When to take the extra insurance
Did you ever check if your credit card offers insurance for car rental? Some do! So in that case, don’t take out double insurance by taking the extra insurance of the rental car organization. Moreover, if you’re renting a car in Europe, the basic insurance is always included (by law), so it’s on average just cheaper not to take any other ‘extra’ insurance. When travelling to non-EU countries, it can make sense to take the basic insurance. The costs of car accidents can easily sum-up to a LOT of money. To decide on this, check the costs of the insurance itself, the driving culture of the country and the general status of the cars to get an indication of the driving culture. Also, take into account the ‘stress’ it might give you driving without insecure.
Use a price comparison website
There are several price comparison websites. Use different ones to find the best deals available. We usually use carrentals.com or kayak.com.
We always use Maps.me as navigation. The big plus is that you can pin the sites you want to visit, you can download offline maps and you can use it if you don’t have GPS, internet, reception and are in the middle of nowhere. You just need a phone with a battery. Moreover, it is quite detailed, even small hiking trails are shown on the maps. Another plus is that it is open-source software.
Rent an automatic car when driving on the other side of the road
We always rent an automatic car when travelling to a country where they drive on the left side. It just saves some stress not to shift gears every time you need to start driving, take a turn or navigate a round-about. It’s a nice luxury that we really enjoy, and it’s often not even that more expensive.
Take pictures before and after renting the car
Take pictures of the car before you start driving, to make sure that you have your own proof of the state of the car at the pick-up. Most rental organisations provide an illustration of the damage that can be on the car, but it’s always nice to have proof of your own as well, to be independent and safe. We usually take 8 pictures, one from every side and every corner. However, after travelling in Botswana we learned that it can also be wise to take a picture of the roof, as we got a big bill for a small dent on the roof that we honestly did not know about. Also take pictures when returning your car, to avoid surprises afterwards. This is something you should especially do if you return the car after office hours.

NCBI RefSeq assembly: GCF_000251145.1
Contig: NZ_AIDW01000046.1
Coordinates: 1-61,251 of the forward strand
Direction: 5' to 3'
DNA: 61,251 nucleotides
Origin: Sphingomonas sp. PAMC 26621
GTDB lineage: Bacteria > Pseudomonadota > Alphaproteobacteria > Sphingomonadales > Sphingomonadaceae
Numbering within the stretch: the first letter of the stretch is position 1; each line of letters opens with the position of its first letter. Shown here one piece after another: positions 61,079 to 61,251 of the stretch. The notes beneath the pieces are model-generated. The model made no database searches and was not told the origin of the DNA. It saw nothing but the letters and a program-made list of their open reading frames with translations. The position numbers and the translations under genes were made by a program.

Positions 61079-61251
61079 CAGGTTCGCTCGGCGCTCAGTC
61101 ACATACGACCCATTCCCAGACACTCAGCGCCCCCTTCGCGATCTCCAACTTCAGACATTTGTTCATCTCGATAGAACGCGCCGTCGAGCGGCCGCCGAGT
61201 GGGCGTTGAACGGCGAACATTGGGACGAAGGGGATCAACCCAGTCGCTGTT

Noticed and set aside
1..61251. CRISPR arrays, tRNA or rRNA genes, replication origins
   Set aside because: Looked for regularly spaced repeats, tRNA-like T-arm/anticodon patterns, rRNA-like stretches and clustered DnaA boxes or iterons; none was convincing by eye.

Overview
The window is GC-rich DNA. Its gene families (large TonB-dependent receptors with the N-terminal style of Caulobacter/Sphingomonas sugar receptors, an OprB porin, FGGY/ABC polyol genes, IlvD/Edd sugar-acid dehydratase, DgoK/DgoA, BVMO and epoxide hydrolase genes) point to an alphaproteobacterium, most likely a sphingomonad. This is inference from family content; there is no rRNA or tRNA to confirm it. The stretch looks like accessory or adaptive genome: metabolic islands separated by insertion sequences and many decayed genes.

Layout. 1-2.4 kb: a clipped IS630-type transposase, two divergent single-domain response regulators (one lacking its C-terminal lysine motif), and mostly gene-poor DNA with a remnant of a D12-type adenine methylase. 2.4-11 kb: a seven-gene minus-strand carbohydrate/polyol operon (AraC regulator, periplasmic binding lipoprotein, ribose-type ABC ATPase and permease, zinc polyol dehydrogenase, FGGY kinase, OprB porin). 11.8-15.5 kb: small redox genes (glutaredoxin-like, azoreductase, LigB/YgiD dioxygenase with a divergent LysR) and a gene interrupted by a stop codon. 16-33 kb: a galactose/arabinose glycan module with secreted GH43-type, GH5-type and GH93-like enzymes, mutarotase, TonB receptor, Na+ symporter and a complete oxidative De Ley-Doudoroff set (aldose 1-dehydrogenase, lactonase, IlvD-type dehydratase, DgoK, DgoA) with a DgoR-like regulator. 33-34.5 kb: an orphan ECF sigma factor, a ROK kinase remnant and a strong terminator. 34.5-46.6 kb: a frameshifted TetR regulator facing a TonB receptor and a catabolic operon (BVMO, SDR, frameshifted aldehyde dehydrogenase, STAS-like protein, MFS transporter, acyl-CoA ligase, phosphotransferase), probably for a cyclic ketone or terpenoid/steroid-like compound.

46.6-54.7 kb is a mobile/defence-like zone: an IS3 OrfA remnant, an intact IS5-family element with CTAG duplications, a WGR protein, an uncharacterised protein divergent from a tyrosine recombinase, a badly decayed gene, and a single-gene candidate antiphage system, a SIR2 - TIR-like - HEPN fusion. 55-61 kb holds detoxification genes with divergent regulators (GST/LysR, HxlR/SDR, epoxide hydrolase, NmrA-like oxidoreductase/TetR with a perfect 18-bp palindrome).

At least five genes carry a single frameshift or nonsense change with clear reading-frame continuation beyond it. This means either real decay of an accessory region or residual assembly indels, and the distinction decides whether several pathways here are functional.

Clean the inside of your car
Clean the inside of your car before returning it. Besides being the civil thing to do, throwing away your garbage and ensure your car doesn’t look like a garbage dump can also help you avoid a hefty cleaning bill.
Prepare for different audio systems
We like to play music while on the road. Most modern cars come with a Bluetooth audio system so you can easily pair your phone to listen to music. Be sure to limit the access to your phone to the music and delete everything when returning the car. If you have a simpler car, bring an aux-cable so you can play music from your phone or mp3 player that way. And before you go, make a nice playlist, the preparation of a journey is half the fun.